Real Stories From Life at a Dealership

People are the experience


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In 1990, Chevrolet came out with the most amazing Corvette, the ZR-1. Early in the era of ever increasing horsepower, this four valve per cylinder, 350 cubic inch beauty, was rated at just under 400-horse power. It also had a top speed close to 200 mph. This was one of the few times that GM was able to captivate the entire performance car crowd. This is one car that did not disappoint.ZR-1


This super car had a MSRP of $50,000. The excitement surrounding the Vet caused the actual price to go up. Most dealerships were getting $20,000 to $50,000 over window for the high demand Corvette. Our Boss Gil told us that he was going to sell the only one that we were going to get to a friend of his. I was disappointed. I had already sold my Uncle Corky three Corvettes in the last six years and he was asking about this one.


I asked Gil if I could sell it to my Uncle instead. Then I asked again and again and again. In a moment of charity he said, “If you can get $10,000 over MSRP, then you can sell it”. I called my Uncle Corky and gave him the good news. When I told him that he could have it and how much it was going to cost, I knew that his annoyance of paying a premium for a car was overcome when he asked, “when can I have it?”


I hurriedly went in and told the Boss that he would take it and Gil’s reply was “don’t expect to get paid on this”. I wasn’t sure what that meant, but I was to excited that I was going to sell my Uncle the only ZR-1. While I was waiting four months for the ZR-1 to arrive, my boss Gill, left to run another dealership that they owned.


During the build process, we were able to make a change. The color white was unavailable. At the last minute we were able to get his built in white. The only factory white ZR-1 built that year was delivered to my Uncle Corky on July of 1990.


My Uncle Corky, had to take it for a test drive. I grabbed a dealer plate and got in the passenger seat of the white Corvette. The sound of that motor was mechanical perfection. With sixteen exhaust valves, the sound is like nothing else. We drove directly to the freeway. After just a few quick miles, my Uncle opened it up a little. We amazingly shot past 150 mph in seconds. We only had the six-speed transmission in fourth gear.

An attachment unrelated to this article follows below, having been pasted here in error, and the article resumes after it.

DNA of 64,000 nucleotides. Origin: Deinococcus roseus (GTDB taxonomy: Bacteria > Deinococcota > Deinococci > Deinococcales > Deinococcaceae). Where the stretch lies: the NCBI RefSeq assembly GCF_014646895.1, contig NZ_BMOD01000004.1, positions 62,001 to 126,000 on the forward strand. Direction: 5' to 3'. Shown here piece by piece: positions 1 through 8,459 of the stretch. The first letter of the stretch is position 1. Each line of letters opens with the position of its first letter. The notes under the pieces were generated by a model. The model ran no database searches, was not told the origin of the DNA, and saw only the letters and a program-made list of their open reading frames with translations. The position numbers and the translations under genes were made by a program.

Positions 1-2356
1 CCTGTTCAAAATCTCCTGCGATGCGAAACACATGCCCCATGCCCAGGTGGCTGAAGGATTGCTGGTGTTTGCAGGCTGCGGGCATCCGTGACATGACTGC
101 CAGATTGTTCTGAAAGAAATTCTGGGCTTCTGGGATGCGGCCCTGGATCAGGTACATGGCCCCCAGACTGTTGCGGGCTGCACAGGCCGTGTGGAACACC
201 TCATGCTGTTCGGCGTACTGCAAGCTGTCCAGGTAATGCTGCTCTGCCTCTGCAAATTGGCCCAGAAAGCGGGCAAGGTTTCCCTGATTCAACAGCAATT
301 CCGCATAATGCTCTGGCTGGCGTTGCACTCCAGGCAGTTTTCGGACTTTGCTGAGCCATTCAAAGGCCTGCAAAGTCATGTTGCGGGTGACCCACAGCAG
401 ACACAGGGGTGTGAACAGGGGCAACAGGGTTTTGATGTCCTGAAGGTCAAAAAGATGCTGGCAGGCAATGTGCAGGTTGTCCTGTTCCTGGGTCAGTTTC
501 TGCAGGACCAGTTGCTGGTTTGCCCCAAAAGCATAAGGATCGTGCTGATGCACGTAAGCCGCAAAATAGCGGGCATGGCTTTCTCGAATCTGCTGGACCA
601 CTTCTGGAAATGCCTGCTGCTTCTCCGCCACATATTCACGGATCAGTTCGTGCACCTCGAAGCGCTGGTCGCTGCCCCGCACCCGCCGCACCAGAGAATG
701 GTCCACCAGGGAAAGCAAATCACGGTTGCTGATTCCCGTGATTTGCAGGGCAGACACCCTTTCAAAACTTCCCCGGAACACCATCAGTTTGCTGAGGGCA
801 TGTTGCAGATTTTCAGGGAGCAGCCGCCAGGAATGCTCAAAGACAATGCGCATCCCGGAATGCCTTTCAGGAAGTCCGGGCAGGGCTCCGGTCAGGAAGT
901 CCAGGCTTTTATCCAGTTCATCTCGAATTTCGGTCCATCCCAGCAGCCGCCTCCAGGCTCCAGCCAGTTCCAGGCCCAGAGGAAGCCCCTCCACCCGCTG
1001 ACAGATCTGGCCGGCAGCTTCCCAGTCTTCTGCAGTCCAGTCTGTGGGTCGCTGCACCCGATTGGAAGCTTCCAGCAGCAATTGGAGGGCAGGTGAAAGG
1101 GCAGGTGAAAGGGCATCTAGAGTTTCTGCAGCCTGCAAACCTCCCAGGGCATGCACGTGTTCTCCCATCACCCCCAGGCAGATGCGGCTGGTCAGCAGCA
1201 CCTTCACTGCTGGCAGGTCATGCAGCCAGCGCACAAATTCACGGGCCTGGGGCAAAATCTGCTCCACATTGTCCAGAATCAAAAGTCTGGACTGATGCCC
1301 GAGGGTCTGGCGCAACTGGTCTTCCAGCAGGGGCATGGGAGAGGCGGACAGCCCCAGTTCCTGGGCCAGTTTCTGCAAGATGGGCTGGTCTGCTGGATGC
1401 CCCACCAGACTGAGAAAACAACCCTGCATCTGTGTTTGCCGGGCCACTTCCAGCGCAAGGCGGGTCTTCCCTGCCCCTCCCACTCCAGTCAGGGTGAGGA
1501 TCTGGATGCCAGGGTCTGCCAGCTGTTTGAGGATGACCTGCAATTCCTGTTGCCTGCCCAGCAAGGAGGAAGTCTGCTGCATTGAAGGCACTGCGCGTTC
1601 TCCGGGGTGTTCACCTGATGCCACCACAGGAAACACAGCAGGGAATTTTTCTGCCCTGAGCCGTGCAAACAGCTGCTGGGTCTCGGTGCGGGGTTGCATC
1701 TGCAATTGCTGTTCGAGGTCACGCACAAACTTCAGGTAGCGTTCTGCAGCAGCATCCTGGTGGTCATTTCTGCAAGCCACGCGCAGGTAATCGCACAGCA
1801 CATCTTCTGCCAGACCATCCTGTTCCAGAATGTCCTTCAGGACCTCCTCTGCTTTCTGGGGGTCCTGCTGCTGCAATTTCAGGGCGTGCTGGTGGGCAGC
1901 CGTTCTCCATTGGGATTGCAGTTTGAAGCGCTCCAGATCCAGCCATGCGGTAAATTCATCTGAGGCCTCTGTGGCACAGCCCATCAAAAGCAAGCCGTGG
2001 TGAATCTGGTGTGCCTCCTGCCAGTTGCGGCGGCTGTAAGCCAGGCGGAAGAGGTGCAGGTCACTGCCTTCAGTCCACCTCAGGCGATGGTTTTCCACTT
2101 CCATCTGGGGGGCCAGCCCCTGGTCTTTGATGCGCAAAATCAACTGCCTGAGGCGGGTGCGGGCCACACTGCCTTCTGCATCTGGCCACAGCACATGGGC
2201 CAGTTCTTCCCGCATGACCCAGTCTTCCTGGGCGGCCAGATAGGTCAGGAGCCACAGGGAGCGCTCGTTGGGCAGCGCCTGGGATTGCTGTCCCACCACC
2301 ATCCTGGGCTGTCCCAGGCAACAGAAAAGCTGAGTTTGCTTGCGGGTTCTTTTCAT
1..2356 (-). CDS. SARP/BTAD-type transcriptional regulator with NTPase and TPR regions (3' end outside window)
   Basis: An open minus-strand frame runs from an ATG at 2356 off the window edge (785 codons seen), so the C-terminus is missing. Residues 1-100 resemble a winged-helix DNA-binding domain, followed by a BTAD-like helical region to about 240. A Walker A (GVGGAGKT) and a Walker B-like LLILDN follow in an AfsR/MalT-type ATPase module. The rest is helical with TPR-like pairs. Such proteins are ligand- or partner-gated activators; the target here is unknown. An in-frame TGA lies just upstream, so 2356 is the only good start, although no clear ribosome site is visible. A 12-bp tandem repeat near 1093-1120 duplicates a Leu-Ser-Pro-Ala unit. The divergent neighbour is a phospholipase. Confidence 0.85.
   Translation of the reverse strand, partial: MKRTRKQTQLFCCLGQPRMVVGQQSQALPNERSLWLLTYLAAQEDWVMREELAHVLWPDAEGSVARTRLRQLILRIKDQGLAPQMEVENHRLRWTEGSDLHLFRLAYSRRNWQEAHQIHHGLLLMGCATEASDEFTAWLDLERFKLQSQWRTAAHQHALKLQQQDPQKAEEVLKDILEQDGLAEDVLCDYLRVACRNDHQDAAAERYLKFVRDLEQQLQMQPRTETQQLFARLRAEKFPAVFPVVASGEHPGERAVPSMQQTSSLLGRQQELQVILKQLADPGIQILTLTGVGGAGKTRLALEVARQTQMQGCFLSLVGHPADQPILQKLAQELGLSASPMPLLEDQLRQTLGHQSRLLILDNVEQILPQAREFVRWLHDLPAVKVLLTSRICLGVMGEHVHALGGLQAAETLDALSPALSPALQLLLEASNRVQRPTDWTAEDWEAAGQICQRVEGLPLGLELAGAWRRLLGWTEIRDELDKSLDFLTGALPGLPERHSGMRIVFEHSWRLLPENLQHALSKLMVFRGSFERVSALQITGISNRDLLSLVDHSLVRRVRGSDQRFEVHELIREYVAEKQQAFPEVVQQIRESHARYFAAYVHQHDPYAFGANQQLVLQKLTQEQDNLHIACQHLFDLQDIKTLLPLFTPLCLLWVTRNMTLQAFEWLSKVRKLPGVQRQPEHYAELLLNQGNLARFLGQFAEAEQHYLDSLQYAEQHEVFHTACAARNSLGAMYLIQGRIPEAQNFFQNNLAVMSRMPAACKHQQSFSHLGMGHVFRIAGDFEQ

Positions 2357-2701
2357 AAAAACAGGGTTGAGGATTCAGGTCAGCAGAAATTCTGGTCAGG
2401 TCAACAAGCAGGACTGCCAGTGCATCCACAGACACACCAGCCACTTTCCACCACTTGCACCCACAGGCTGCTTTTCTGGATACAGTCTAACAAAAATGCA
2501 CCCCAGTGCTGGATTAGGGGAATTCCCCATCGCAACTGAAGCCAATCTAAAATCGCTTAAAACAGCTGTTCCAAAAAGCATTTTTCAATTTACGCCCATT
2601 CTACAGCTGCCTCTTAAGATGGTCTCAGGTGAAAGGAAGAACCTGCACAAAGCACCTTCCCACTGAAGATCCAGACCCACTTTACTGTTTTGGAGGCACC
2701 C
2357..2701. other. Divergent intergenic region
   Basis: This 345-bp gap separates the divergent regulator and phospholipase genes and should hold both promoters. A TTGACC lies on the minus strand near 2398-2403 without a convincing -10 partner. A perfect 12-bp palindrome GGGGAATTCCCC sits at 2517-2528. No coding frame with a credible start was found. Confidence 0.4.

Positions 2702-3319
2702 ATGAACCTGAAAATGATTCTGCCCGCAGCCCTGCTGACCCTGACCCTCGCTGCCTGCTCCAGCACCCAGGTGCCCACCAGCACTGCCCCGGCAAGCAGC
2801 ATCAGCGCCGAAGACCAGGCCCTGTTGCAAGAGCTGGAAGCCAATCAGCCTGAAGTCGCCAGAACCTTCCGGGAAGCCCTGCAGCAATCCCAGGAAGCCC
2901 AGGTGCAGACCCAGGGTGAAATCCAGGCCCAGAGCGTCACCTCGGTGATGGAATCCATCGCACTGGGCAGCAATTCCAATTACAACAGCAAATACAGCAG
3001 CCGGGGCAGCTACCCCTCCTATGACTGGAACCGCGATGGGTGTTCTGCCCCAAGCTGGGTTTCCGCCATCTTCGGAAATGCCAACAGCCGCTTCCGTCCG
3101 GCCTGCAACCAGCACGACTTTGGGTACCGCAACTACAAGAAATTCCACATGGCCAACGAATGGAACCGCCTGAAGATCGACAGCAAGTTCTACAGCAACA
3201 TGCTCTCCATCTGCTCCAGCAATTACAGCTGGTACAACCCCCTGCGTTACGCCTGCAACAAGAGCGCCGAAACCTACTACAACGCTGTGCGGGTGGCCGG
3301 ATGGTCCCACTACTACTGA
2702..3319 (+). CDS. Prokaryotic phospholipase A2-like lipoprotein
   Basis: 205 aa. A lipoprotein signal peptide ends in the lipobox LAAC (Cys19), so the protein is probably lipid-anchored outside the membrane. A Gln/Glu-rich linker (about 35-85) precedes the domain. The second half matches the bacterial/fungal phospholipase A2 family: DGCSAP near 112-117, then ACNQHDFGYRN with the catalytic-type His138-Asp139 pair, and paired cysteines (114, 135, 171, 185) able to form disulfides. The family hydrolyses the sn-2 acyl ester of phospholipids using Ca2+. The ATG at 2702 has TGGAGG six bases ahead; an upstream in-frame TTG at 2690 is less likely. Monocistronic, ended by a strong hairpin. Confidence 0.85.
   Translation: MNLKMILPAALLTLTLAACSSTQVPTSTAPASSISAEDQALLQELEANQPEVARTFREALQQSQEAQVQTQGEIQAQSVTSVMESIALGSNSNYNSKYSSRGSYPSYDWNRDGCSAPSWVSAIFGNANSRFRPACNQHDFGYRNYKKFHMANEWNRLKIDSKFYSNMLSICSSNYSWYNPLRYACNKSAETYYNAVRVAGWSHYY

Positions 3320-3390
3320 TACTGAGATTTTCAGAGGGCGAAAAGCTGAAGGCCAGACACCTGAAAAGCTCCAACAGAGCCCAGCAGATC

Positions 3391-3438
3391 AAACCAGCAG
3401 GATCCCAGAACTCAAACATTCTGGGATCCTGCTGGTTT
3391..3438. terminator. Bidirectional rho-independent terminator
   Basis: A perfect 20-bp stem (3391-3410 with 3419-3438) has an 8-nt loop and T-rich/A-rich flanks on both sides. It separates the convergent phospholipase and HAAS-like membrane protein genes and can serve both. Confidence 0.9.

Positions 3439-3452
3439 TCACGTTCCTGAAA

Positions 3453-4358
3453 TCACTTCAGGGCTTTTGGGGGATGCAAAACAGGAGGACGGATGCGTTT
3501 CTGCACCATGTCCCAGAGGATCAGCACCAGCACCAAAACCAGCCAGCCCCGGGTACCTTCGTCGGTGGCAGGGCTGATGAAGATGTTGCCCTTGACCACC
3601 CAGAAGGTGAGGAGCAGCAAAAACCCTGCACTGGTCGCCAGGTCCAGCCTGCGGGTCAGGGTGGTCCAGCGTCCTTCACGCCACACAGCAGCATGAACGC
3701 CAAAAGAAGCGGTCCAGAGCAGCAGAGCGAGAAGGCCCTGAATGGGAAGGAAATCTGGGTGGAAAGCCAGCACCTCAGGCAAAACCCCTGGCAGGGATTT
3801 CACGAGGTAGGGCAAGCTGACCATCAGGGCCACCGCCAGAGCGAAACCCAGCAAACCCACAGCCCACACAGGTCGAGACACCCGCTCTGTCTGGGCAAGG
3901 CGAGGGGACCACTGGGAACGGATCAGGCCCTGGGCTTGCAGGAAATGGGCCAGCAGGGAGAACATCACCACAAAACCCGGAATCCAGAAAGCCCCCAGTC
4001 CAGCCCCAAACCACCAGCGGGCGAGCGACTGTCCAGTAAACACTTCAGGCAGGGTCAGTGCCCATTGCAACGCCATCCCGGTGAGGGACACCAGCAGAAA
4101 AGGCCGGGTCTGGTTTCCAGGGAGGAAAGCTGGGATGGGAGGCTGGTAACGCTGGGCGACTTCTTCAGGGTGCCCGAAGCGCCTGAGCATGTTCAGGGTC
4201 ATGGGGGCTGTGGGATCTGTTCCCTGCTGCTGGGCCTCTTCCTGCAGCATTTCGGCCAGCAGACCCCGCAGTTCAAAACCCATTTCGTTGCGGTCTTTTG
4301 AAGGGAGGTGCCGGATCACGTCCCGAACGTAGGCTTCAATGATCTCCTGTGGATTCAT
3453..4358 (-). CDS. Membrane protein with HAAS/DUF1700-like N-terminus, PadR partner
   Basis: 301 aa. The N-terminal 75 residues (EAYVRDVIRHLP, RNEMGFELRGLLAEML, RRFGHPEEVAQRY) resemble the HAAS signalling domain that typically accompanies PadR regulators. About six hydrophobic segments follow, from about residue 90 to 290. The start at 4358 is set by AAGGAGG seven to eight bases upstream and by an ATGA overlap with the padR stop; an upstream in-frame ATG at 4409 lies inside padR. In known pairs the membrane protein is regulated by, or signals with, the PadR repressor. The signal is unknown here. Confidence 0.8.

We pulled into the dealership parking lot and my Uncle was smiling. Within minutes, three California Highway Patrol units drove slowly by the lot looking at us. So we went inside to ink up the deal. A man was waiting there for my Uncle. He somehow knew that my Uncle had the only white ZR-1 and offered him $10,000 more than whatever he was paying for the car. That just solidified the deal.


After finishing all of the paperwork, I went thru the delivery process that we had been thru many times before. The sound of that car as it pulled away was sweet.


The next day, the General sales manager called me in and gave me my voucher for the sale. This is the document that tells you how much commission was earned. It was for $500. I decided then and there to take a stand and roll the dice. “No way”, was my response. After a few words between us the GSM went back into the owners office. It took quite a while before he came back out. This time he handed me a voucher for $1,000. I knew that I had to be all in on this one. I’ll just say that I expressed my dissatisfaction with the offer and recommended that he check my pay plan. A good hour went by and I was called into the owner’s office. I had only been in there once before and it wasn’t a good place to frequent. I respected the owner, but knew that I was holding the winning hand. He spent over twenty minutes explaining why I was going to be paid only $1,000. When he finished, I simply repeated that I had a pay plan and would like them to continue to honor it. That ended that days meeting.


I actually had no idea how much was possible to make on that car. In those days the salesman received 30% of the profit above invoice. I was betting that it was a lot.


First thing in the morning, I am called back into the owner’s office. He has a yellow legal pad in front of him. He goes over pages of things and reasons of why that is all that I should be paid. After almost an hour my response was the same; “are you going to honor my pay plan? The General Sales Manager quickly escorted me out of the office. I didn’t think that I could be fired for disputing pay. I had to wait it out. It seemed like a long time before I was handed a final voucher, with the explanation that there was no way that I was ever going to be paid on the $10,000 premium. It was for $2,700.


I stood there and did the math in my head; I was paid 30% so the profit was $9,000. Including the premium it was $19,000. I had traveled from $500 to $2,700. I knew that I would be flushing my career in that store away if I went any further.


I accepted the voucher and said thank you. That sale holds the record for the highest profit and the highest commission ever paid in over 40 years of business. There was one more thing; when the guy offered my Uncle a cool $10,000 more for the car, he knew it was a great deal. My Uncle Corky tipped me a crisp $100 bill before he drove away.



If you go to see my Uncle, you will find that Corvette still in his driveway.


I am thankful, that was the only pay discrepancy I had in the entire 15 years I worked there. I used the $100 bill to take the entire family to Hometown Buffet. Hey, when you have a family that’s how you celebrate.




June 25, 2009 - Posted by | corky, corvette, eric prothro, sierra motors, zr-1 | , , , ,

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